Based on the current implementation it should be easy to extend the wrapper yourself. Pull requests are always welcome!

Example

This is what a basic JSON parser looks like with FParsec.CSharp:

FSharpFunc<CharStream<Unit>, Reply<object>> jvalue = null;

var jnull = StringCI("null").Return((object)null);
var jnum = Int.Map(i => (object)i);
var jbool = StringCI("true").Or(StringCI("false"))
    .Map(b => (object)bool.Parse(b));
var quotedString = Skip('"').And(Many(CharP(c => c != '"'))).And(Skip('"'))
    .Map(string.Concat);
var jstring = quotedString.Map(s => (object)s);
var jarray = Skip('[').And(WS).And(Many(Rec(() => jvalue), sep: CharP(',').And(WS))).And(Skip(']'))
    .Map(elems => (object)new JArray(elems));
var jidentifier = quotedString;
var jprop = jidentifier.And(WS).And(Skip(':')).And(WS).And(Rec(() => jvalue))
    .Map(x => new JProperty(x.Item1, x.Item2));
var jobject = Skip('{').And(WS).And(Many(jprop, sep: CharP(',').And(WS))).And(Skip('}'))
    .Map(props => (object)new JObject(props));
jvalue = OneOf(jnum, jbool, jnull, jstring, jarray, jobject).And(WS);

var simpleJsonParser = WS.And(jobject).And(WS).And(EOF).Map(o => (JObject)o);

Run it like so:

[Fact] public void CanParseJson() => simpleJsonParser
    .ParseString(@"{
        ""prop1"" : ""val"",
        ""prop2"" : [false, 13, null],
        ""prop3"" : { }
    }")
    .ShouldBe(new JObject(
        new JProperty("prop1", "val"),
        new JProperty("prop2", new JArray(false, 13, null)),
        new JProperty("prop3", new JObject())));

You can find more examples in the test project.

Hints

In order to simplify the types shown in IntelliSense you can use type aliases:

using Chars = FParsec.CharStream<Microsoft.FSharp.Core.Unit>;

Unfortunately C# does not support aliasing types with unbound generics, hence if you want to simplify the type of parser you will have to do it for each of the possible Reply&lt;T&gt;s you are using:

using StringParser = FSharpFunc<CharStream<Unit>, Reply<string>>;
using JsonParser = FSharpFunc<CharStream<Unit>, Reply<JObject>>;
// ...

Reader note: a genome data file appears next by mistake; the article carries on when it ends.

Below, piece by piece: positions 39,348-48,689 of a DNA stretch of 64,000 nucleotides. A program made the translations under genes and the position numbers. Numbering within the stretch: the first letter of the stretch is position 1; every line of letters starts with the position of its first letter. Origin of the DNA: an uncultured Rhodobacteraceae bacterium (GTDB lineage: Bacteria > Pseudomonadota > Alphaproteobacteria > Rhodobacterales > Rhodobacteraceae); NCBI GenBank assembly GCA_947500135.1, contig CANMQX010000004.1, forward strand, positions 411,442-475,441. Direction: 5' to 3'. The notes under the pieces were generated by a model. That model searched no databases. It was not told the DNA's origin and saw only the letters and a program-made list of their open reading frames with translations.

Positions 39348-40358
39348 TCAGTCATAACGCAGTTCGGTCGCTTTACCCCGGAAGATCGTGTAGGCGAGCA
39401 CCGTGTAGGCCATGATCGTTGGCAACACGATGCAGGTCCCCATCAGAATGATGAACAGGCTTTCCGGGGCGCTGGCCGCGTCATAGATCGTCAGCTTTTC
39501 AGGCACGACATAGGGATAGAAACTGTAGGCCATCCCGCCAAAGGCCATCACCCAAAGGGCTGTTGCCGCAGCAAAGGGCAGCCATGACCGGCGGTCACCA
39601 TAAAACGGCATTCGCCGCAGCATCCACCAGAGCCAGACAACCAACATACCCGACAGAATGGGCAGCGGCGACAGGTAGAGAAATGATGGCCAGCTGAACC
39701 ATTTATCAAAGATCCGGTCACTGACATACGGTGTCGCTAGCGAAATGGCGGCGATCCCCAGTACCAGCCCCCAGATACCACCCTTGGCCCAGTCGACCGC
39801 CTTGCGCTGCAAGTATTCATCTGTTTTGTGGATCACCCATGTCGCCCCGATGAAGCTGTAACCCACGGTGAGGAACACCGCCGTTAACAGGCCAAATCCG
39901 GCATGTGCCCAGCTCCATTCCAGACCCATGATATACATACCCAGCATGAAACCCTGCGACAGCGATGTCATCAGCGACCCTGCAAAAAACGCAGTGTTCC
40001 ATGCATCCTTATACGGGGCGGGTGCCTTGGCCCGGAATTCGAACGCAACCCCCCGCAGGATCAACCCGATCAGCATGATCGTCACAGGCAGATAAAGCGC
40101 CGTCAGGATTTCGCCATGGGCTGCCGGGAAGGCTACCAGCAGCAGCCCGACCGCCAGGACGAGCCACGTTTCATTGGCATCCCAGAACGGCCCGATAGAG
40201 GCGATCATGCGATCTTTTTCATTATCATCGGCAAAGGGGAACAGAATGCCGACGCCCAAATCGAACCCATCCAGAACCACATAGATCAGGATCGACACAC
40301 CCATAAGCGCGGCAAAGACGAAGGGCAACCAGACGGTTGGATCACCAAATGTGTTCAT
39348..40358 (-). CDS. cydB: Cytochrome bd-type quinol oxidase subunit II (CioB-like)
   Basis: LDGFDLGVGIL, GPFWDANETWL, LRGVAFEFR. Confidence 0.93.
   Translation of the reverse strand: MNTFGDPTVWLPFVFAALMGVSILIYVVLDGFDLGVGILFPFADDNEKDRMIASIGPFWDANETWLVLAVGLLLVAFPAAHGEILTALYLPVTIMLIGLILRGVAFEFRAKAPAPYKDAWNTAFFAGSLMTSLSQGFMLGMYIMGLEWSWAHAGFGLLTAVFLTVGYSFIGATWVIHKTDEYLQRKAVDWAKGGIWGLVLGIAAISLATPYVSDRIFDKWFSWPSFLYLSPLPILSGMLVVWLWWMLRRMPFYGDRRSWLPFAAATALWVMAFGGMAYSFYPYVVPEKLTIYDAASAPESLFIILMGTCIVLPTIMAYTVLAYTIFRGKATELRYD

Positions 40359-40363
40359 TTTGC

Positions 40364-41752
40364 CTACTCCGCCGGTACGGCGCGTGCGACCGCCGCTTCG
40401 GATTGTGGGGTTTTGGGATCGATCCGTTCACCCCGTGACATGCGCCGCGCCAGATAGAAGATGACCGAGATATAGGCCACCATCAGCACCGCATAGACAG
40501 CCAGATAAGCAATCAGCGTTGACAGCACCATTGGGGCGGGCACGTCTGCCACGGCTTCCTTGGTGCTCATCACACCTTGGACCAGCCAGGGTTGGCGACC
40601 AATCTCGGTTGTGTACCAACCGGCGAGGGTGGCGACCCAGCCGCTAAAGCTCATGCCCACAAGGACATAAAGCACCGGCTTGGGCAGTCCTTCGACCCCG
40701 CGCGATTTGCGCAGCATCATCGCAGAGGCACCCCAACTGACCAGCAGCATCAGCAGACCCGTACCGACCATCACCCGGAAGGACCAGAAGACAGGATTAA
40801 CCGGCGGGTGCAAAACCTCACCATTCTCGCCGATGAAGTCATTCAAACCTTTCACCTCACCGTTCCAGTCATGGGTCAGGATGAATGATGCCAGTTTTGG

Alternatives

FParsec.CSharp does not wrap all of FParsec's features yet. If you need an all-in-one solution then have a look at the following alternatives:

  • Pidgin
    • Can also parse binary data.
    • Not as fast as FParsec.
  • Sprache
    • Is not as optimized as Pidgin.

Release Notes

Add documentation.

NuGet packages

This package is not used by any NuGet packages.

GitHub repositories

This package is not used by any popular GitHub repositories.

Version History

Version Downloads Last updated
12.1.0 39 1/1/2021
12.0.5 39 12/30/2020
12.0.4 160 11/14/2020
12.0.3 162 7/10/2020
12.0.2 224 3/6/2020
12.0.1 109 3/6/2020
12.0.0 184 11/12/2019
11.0.0 174 10/3/2019
8.3.2 185 9/1/2019
8.3.1 195 6/23/2019
8.3.0 180 6/23/2019
8.2.0 173 6/18/2019
8.1.3 215 6/12/2019
8.1.2 203 6/11/2019
8.1.1 195 6/11/2019
8.1.0 194 6/11/2019
8.0.0 194 6/11/2019
7.1.1 200 6/10/2019
7.1.0 204 6/10/2019
7.0.0 199 6/10/2019
6.4.0 218 6/6/2019
6.3.0 228 6/6/2019
6.2.0 220 6/4/2019
6.1.0 217 6/4/2019
6.0.0 217 6/4/2019
5.12.0 225 6/3/2019
5.11.0 212 6/2/2019
5.10.2 207 5/31/2019
5.10.1 214 5/31/2019
5.9.0 214 5/28/2019
5.8.0 196 5/28/2019
5.7.0 196 5/28/2019
5.6.0 208 5/27/2019
5.5.0 198 5/27/2019
5.4.0 211 5/26/2019
5.3.0 201 5/25/2019
5.2.0 212 5/25/2019
5.1.0 207 5/25/2019
5.0.0 211 5/25/2019
4.5.0 210 5/24/2019
4.4.0 208 5/24/2019
4.3.0 202 5/24/2019
4.2.0 214 5/24/2019
4.1.0 198 5/24/2019
4.0.1 203 5/23/2019
4.0.0 198 5/23/2019
3.6.0 209 5/23/2019
3.5.0 202 5/23/2019
3.4.0 211 5/22/2019
3.3.0 216 5/22/2019
3.2.0 216 5/21/2019
3.1.0 231 5/21/2019
3.0.0 214 5/21/2019
2.17.0 206 5/21/2019
2.16.0 204 5/19/2019
2.15.0 216 5/19/2019
2.11.0 217 5/19/2019
2.10.1 212 5/19/2019
2.10.0 209 5/18/2019
2.9.0 214 5/18/2019
2.8.0 206 5/18/2019
2.7.0 200 5/18/2019
2.6.0 214 5/17/2019
2.5.0 219 5/17/2019
2.4.0 205 5/17/2019
2.3.0 210 5/17/2019
2.2.0 217 5/17/2019
2.1.0 210 5/17/2019
2.0.0 212 5/16/2019
1.1.0 216 5/16/2019
1.0.0 217 5/15/2019
0.1.36 222 5/10/2019
0.1.32 221 5/5/2019
0.1.29 225 5/3/2019
0.1.28 221 5/3/2019
0.1.26 218 5/3/2019
0.1.25 315 5/2/2019
0.1.20 227 4/29/2019
0.1.19 228 4/29/2019
0.1.18 215 4/29/2019
0.1.17 218 4/29/2019
0.1.16 209 4/28/2019
0.1.15 211 4/28/2019
0.1.14 222 4/28/2019
0.1.12 238 4/28/2019
0.1.9 242 4/28/2019
0.1.6 241 4/27/2019